IPSE: Delay is “another sharp blow” to “freelancers running on fumes”
- 14 Jun 2021
IPSE has said the delay to the easing of lockdown restrictions is “another sharp blow” to freelancer-dominated industries such as events, the night-time economy and the creative sector.
Highlighting that these industries have already suffered significantly from the gaps in freelancer support, IPSE has called for the urgent creation of a “sectoral support and stimulus package” that filters down from hiring business to the freelancers and self-employed people in their supply chain. This is vital, IPSE has said, not only to support freelancers through the continued restrictions, but also to ensure these affected industries can get back on their feet quickly once the economy opens again.
Andy Chamberlain, Director of Policy at IPSE (the Association of Independent Professionals and the Self-Employed), said: “The delay to the easing of lockdown restrictions is another sharp blow to freelancer-dominated industries such as events, the night-time economy and the creative sector. These are industries where you can find many of the million freelancers who are still excluded from support and the delay will make matters even worse for them.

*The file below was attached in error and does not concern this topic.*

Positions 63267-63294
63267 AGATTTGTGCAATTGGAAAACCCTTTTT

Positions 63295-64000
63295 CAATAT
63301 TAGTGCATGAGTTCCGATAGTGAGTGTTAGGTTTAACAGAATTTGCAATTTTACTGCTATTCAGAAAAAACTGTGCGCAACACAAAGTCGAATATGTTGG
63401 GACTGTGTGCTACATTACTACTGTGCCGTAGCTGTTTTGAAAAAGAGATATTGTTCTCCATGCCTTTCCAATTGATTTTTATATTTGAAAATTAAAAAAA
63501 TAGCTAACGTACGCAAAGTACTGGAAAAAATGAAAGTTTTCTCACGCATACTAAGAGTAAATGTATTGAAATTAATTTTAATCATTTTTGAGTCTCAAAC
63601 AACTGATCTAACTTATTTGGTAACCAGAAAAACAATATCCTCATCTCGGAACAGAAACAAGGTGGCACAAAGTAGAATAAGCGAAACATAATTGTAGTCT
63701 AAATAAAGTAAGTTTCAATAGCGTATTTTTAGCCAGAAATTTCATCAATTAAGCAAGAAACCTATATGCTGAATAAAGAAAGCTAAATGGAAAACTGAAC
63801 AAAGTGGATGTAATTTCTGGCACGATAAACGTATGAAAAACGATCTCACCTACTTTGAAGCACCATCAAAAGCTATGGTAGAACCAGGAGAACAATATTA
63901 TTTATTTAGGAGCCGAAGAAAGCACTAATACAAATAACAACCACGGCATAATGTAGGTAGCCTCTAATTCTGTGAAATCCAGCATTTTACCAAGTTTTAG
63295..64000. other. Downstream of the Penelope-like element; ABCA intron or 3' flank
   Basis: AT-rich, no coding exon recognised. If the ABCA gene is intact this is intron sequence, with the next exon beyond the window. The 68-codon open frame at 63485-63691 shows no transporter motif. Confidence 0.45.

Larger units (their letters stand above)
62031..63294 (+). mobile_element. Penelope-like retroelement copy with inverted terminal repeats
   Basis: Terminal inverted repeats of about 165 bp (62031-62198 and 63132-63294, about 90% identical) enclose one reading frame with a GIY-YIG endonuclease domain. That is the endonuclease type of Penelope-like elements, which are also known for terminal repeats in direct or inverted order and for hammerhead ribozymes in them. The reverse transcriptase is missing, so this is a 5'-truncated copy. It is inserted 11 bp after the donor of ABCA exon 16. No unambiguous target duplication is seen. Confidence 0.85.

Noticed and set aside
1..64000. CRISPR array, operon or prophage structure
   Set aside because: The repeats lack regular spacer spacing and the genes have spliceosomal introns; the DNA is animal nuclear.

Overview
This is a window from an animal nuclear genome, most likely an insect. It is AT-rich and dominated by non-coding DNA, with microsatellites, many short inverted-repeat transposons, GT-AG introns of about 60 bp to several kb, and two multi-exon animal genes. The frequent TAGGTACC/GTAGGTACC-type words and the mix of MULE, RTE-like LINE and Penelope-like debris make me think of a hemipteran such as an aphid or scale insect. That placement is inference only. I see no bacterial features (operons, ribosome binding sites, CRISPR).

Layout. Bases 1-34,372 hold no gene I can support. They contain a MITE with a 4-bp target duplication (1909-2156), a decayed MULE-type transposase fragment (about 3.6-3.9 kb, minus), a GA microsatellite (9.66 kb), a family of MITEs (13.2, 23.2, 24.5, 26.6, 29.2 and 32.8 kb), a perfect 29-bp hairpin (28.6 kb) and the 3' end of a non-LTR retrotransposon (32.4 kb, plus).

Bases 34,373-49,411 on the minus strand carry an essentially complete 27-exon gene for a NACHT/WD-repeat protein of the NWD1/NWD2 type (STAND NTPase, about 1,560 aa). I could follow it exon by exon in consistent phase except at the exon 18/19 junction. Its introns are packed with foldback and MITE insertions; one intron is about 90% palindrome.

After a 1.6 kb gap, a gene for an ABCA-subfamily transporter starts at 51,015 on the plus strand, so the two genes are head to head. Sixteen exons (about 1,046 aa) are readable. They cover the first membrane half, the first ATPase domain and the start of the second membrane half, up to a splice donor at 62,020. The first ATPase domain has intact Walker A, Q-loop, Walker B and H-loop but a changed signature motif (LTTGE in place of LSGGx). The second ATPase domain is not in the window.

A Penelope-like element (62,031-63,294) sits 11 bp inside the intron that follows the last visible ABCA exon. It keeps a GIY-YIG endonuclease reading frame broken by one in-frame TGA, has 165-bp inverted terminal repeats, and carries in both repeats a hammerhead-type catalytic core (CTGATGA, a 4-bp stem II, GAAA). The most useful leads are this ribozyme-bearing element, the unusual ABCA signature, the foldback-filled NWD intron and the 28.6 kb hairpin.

“These sectors have been pummelled by the financial damage of the pandemic, and many freelancers working in these areas are running on fumes and taking on debt just to get by. Although there may be a clear case for delaying the easing of restrictions, government must match this with further and more targeted support to these devastated sectors and the freelancers who work in them.
“We are urging government to introduce a sectoral support and stimulus package to protect the most affected sectors: to support them through the continuing restrictions and also enable them to get back on their feet quickly when the economy re-opens. These are some of the biggest sectors for freelancers, and some of the most significant for the UK economy: they must not be an afterthought in the government’s roadmap.”
The self-employed have been hit particularly hard during the pandemic, with many excluded from government support. However, IPSE has been here throughout the pandemic, advocating on your behalf, member or not, and supporting our members with helplines, webinars and advice.
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